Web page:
In the first of what is certain to become a cottage industry of derivative lawsuits involving alleged inadequate cybersecurity and deficient public disclosures, a New Jersey federal court granted a motion to dismiss filed by Wyndham Worldwide Corporation’s directors and officers based on its finding that Wyndham’s Board has duly considered and dismissed the plaintiff’s demand that the company sue its directors and officers.
In Palkon v. Holmes, et al, Case 2:14-cv-01234-SRC-CLW, plaintiff presented the demand following a series of three security breaches through which hackers obtained personal information of over 600,000 Wyndham customers. (This is the same series of events that gave rise to the well-known lawsuit where Wyndham is challenging the FTC’s jurisdiction).
Wyndham’s board met to discuss plaintiff’s demand as well as the status of the FTC action. At that time, the board voted unanimously not to pursue a fiduciary duty lawsuit and thereby rejected plaintiff’s demand.
Plaintiff thereafter sued, alleging that the security breaches, together with the board’s and management’s inadequate handling, damaged Wyndham’s reputation and cost it significant fees.
In moving to dismiss, defendants relied on the business-judgment rule. They also asserted that plaintiff had failed to state a claim and that the damages alleged were speculative.
Ruling on Delaware law, the court on October 20 granted Wyndham’s motion, finding that plaintiff had failed to meet his burden of rebutting the business-judgment rule. In other words, plaintiff was unable to raise a reasonable doubt as to whether Wyndham’s D&Os had acted (1) in good faith, or (2) based on a reasonable investigation.
In so doing, the court identified the following facts as relevant to its determination that Wyndham’s D&Os’ investigation had been reasonable: The board discussed cyber-related issues, including the company’s security policies and proposed enhancements, at 14 meetings between October 2008 and August 2012 (the breaches occurred between April 2008 and January 2010):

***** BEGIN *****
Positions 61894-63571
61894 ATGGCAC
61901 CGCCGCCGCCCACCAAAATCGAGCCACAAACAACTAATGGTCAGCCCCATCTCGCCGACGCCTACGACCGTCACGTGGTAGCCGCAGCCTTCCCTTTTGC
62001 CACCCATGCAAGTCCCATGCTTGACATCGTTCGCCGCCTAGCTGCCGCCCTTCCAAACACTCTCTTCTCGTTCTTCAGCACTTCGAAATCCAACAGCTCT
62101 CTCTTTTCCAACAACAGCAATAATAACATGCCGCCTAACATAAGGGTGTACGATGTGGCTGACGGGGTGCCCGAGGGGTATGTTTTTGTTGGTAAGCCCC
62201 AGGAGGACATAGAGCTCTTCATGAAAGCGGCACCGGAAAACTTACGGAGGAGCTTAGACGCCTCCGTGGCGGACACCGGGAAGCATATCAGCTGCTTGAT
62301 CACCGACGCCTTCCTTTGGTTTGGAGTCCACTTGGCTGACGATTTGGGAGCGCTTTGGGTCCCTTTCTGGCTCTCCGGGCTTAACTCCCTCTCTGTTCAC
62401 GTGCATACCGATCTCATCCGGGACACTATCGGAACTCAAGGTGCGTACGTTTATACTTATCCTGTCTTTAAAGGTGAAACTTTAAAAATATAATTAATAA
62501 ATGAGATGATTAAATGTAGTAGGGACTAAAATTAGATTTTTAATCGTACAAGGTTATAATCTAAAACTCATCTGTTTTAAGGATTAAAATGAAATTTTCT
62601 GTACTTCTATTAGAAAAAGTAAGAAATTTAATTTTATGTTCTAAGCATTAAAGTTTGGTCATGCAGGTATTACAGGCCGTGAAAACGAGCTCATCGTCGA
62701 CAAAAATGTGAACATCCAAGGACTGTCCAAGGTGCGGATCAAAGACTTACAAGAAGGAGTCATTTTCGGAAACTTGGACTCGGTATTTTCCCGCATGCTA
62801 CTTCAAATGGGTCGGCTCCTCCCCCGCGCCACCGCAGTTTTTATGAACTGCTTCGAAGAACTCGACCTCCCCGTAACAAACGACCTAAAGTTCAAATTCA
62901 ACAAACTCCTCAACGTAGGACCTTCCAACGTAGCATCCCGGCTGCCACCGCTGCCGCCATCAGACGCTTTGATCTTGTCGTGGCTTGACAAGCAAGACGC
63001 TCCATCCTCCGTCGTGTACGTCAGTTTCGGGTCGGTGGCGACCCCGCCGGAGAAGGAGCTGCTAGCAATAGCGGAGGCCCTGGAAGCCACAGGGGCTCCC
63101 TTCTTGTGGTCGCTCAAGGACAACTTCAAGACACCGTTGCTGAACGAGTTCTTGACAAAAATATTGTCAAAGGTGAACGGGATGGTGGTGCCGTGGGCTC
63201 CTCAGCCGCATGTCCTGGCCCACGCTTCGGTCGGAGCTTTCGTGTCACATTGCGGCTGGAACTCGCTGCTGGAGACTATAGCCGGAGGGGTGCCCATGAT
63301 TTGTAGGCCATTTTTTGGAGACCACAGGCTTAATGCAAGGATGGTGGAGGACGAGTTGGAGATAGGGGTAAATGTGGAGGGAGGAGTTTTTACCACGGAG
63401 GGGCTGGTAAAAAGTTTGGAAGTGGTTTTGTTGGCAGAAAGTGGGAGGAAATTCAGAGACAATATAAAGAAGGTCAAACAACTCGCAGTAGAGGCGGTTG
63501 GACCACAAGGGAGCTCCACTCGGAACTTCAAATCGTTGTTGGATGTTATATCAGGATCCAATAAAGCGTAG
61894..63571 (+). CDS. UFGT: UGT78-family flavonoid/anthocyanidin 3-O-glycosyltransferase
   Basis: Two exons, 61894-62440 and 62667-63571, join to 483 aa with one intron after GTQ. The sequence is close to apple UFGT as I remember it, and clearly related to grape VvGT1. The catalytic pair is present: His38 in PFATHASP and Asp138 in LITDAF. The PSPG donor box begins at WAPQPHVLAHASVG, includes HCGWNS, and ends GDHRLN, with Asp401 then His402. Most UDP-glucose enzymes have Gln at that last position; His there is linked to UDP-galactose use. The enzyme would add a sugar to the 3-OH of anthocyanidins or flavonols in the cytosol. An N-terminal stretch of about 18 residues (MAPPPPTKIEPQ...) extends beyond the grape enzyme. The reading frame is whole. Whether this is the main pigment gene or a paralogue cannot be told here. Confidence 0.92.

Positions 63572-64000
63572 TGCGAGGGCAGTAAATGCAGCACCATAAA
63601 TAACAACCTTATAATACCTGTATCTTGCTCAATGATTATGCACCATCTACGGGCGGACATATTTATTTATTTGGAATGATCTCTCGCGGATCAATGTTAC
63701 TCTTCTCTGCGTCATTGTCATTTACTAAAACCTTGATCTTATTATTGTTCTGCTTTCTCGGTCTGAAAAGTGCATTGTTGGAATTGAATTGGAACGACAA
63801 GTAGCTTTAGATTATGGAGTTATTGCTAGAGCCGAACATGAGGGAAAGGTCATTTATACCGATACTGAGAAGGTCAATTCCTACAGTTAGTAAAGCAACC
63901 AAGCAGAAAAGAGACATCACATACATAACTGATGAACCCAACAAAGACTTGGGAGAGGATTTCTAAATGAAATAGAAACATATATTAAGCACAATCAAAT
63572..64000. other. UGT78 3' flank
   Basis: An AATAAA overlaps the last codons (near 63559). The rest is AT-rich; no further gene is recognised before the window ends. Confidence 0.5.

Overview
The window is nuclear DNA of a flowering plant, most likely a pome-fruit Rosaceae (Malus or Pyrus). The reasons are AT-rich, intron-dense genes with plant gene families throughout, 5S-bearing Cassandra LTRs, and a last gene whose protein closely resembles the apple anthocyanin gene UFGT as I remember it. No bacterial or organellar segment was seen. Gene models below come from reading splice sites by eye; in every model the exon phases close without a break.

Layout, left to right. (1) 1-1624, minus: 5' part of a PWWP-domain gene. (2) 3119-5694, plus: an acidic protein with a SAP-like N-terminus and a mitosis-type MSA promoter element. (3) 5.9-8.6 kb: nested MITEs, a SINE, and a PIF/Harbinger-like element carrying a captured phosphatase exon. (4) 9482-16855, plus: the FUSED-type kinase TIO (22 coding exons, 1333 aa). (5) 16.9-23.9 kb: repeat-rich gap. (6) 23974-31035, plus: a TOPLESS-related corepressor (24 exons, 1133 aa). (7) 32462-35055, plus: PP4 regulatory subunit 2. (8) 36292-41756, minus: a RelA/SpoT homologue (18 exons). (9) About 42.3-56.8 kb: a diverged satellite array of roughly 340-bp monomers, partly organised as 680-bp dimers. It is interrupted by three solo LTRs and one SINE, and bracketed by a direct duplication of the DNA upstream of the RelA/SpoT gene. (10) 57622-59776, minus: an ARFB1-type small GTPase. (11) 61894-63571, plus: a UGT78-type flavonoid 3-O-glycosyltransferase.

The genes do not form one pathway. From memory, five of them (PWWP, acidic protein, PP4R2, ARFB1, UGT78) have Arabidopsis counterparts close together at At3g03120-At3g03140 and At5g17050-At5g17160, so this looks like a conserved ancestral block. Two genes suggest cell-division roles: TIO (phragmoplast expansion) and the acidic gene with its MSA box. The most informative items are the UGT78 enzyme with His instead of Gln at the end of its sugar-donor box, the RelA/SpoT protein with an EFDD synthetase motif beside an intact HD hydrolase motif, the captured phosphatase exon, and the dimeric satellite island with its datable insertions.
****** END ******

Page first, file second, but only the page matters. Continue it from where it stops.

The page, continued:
From the inside looking out, there is nothing special or unique about Palkon. It affirms the business judgment rule’s presumption of propriety and enumerates the types of facts that one court found relevant as to whether an internal investigation was reasonable.
From the outside looking in, however, the decision sets precedent as to the types of activities of which a board should be mindful when evaluating and implementing information governance and cybersecurity regimes as well as in responding to a cyber breach (including through public disclosures). We regularly hear from clients asking about pre-breach avoidance strategies. Now there is court guidance ratifying the value of a proactive approach in the context of a derivative litigation.
As we’ve said before, you can pay now or pay more later. And as should now be self-evident, whether or not you’re the director or officer of a private company or a public company, it will be far more costly to postpone and/or delay the employment of a robust cybersecurity regime. There no longer is an excuse for waiting. Unless, of course, you like to pay lawyers and other vendors more to be reactive as opposed to what it would have cost had management been proactive.